Therapies


Herbal Medicine

Chinese herbal medicine is the main treatment method of Chinese medicine and has more than 5000 medicines at its disposal. Chinese herbs are usually prescribed as a formula that may consist of up to fifteen different herbs, chosen after a thorough diagnosis to suit the individual patient.  There are more than 100 000 formulas that have been used over centuries and have passed the test of time.

The most traditional, and often effective way of prescribing Chinese herbs is in the form of a decoction, a tea extracted after boiling the herbs for a specific time. You will be given detailed cooking instructions at your visit, since different herbal mixtures may require different cooking times. The herbs are generally taken twice a day. Herbs can also be taken in pill, powder or tincture form if taste or convenience is an issue.  Most acute and chronic conditions can be addressed with Chinese Herbal medicine. Herbs are especially useful to assist recuperation after a chronic illness and to address deficiencies.





For fertility patients different herbs may be prescribed to suit different stages of the menstrual cycle:  Stronger herbs (e.g. for treatment of endometriosis) may be suited for the first part of the cycle, but will be deleted from the prescription in the second part, when there may be a possibility of pregnancy and be replaced by herbs to support a pregnancy.


Acupuncture

During an acupuncture treatment fine, sterile needles are inserted into acupuncture points and will remain inserted for 15-30 minutes, depending on the condition that is treated. There are several hundred points from which an acupuncturist can choose.

Sometimes the area around a needle is warmed by burning a Chinese herb (mugwort) and this is referred to as “Moxibustion


Electronic stimulation (by connecting the acupuncture needles to a TENS machine) is also frequently used if stronger treatment is required.

Some of the many benefits of acupuncture is that it offers drug-free pain relief and stimulates the body’s own healing response and, like herbal medicine that it can be used for prevention of disease.



Cupping
























Chinese Massage

Traditional Chinese massage is based on the same principles as acupuncture and uses finger pressure instead of needles on acupuncture points. Certain massage techniques such as kneading, squeezing and patting are part of Chinese massage. It is designed to stimulate energy (Qi) flow and blood circulation and can be used as an alternative or in conjunction with acupuncture. At Shen Healing we combine the techniques of Traditional Chinese massage with more gentle techniques and use also some oils in our treatment.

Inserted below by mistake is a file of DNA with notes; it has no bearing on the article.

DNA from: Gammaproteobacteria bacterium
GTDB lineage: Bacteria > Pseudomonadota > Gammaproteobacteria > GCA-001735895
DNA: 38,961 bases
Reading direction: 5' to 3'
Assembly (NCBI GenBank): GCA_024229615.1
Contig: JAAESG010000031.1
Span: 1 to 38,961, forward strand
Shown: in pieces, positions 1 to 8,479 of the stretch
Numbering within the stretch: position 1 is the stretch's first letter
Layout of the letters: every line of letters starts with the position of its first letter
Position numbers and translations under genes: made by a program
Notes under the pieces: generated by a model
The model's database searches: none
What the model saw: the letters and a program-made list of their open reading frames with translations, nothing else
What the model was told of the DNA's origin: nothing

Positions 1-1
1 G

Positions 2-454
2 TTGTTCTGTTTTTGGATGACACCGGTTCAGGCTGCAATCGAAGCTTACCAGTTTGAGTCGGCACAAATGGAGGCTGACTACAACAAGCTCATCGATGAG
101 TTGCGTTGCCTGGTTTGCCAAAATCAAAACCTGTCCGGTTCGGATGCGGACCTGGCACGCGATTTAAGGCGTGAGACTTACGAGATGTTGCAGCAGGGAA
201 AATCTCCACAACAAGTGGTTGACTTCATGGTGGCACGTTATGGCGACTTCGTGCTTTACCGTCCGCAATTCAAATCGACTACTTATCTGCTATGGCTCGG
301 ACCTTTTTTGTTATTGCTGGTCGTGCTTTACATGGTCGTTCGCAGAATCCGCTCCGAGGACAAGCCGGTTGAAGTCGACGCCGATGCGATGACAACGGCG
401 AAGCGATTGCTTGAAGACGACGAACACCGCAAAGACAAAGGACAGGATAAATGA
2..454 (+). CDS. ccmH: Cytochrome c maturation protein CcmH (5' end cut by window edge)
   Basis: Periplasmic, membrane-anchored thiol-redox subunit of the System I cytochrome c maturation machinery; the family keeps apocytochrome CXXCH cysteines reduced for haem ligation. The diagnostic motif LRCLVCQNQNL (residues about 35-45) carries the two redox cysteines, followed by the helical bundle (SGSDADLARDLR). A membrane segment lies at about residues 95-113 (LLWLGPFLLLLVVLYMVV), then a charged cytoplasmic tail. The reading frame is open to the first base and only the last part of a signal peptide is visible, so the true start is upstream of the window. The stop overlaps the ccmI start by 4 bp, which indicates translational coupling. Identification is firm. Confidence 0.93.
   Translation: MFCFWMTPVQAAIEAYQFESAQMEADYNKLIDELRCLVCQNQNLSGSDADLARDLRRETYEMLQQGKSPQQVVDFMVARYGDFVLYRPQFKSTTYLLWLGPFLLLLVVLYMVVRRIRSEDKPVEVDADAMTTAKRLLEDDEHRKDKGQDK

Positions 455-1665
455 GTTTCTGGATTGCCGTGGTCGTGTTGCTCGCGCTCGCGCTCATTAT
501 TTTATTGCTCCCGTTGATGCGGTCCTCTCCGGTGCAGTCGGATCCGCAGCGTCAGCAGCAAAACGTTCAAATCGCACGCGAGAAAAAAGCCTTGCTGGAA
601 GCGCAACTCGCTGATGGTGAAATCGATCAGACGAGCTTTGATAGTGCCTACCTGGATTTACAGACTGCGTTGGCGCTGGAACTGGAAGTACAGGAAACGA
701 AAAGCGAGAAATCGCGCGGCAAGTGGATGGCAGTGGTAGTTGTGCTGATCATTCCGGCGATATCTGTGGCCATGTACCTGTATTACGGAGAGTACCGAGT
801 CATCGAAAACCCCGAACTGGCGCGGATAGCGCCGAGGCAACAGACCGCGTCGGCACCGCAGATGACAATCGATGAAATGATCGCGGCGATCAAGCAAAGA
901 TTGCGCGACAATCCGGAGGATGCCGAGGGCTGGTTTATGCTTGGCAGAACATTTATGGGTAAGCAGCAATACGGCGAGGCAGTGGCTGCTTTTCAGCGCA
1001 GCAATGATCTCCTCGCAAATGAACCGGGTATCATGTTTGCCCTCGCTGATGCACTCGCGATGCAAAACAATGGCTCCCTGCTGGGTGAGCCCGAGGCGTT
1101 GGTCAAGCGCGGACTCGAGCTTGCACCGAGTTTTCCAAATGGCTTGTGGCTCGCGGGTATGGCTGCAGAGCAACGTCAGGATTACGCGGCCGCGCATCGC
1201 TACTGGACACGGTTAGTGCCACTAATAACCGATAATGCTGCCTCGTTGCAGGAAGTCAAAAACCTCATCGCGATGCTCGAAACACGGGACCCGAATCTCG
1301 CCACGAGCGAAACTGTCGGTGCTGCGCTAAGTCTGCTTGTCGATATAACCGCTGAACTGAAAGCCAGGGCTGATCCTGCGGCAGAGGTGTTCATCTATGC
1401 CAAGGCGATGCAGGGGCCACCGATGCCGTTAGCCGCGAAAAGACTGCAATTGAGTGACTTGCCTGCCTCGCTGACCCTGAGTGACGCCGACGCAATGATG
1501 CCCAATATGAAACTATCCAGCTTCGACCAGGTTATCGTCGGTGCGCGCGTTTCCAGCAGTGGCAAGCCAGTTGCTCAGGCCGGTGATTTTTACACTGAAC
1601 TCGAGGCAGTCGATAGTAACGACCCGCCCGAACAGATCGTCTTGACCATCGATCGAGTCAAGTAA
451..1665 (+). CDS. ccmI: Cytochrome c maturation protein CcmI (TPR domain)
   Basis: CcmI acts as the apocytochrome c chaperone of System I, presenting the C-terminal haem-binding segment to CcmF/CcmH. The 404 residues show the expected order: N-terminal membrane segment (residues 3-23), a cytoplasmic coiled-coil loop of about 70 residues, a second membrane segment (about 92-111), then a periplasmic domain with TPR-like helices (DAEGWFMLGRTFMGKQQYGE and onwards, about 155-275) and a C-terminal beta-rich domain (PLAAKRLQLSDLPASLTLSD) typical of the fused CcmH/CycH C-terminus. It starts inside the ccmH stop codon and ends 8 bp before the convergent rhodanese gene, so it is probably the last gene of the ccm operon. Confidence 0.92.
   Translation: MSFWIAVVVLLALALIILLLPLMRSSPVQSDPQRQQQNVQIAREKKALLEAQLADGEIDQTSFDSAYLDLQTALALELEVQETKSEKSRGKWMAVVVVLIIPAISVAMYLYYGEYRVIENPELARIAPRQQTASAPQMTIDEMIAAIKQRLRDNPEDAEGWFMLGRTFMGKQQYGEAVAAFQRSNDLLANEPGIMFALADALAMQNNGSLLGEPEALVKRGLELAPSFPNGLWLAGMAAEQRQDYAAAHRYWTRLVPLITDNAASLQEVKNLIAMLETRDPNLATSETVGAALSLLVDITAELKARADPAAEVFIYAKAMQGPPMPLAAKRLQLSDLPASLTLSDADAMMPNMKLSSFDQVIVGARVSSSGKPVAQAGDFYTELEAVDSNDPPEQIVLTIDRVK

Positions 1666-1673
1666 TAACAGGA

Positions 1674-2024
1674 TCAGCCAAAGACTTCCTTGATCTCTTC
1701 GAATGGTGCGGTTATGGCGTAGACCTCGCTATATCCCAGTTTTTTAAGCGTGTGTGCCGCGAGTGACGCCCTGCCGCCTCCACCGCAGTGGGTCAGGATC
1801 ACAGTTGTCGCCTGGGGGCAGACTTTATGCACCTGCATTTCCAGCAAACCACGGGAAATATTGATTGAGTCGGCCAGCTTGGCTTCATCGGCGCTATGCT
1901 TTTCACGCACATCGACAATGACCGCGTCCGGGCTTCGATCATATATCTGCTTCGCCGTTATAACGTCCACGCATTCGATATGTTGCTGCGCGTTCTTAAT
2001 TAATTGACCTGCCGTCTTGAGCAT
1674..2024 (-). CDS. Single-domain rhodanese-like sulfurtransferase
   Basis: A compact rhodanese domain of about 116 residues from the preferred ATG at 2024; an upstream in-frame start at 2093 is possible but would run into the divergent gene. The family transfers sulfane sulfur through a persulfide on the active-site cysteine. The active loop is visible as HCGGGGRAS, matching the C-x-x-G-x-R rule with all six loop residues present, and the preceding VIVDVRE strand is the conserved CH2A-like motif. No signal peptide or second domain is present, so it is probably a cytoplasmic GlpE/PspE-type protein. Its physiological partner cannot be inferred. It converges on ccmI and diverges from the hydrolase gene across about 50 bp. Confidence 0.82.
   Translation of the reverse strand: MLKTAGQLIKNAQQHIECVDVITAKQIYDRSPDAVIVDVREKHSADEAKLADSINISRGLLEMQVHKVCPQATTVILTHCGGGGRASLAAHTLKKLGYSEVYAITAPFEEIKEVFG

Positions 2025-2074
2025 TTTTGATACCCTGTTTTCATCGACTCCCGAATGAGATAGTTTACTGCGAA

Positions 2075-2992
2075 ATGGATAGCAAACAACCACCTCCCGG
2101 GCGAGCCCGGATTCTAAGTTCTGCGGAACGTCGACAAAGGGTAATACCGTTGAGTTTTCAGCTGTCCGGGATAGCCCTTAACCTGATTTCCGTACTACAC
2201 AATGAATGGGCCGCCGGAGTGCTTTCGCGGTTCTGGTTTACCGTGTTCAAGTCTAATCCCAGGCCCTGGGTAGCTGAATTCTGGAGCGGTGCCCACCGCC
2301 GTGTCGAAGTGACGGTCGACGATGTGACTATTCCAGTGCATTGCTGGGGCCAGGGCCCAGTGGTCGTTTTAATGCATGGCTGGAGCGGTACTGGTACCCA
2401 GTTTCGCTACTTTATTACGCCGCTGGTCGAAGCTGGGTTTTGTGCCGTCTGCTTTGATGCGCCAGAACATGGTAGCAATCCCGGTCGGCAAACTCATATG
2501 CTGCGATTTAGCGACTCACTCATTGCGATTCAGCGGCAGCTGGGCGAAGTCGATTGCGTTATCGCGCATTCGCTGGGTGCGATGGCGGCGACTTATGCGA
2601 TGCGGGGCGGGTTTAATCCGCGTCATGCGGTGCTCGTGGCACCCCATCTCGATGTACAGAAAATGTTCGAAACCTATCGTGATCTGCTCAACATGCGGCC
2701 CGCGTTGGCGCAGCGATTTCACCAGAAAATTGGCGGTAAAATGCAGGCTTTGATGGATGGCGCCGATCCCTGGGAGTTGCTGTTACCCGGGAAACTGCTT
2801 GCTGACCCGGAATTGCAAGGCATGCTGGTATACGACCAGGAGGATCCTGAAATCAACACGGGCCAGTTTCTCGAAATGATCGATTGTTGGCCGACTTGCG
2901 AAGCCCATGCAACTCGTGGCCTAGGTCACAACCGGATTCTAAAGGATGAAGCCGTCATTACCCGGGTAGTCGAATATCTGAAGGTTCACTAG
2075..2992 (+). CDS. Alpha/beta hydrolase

Cupping is an old method that has been applied in the West as well as China over a long period of time. The Chinese used cow horns for cupping already in the 2nd century.

When a suction cup is applied to the skin the vacuum in the cup causes the blood vessels and capillaries to swell. This results in an irritation of the skin and finally causes an artificially induced haematoma. The immune system is stimulated through an increased activity of macrophages, an increased metabolism and increased lymph flow. Laboratory tests have shown that there is a 2-5 times increase in monocytes in the areas that have been cupped compared to non-cupped areas. (Neeb http://www.tcminter.net)                          

The Chinese medicine explanation of the effect of cupping is that it allows pathogens, such as heat, cold or dampness to escape through the surface and that it promotes circulation of Qi and blood. The cupping method is therefore effective to treat common cold, arthralgia (aches and pains), lower back pain, period pain, swellings, bruises as well as general health imbalances and is frequently used in support of massage therapy and acupuncture.

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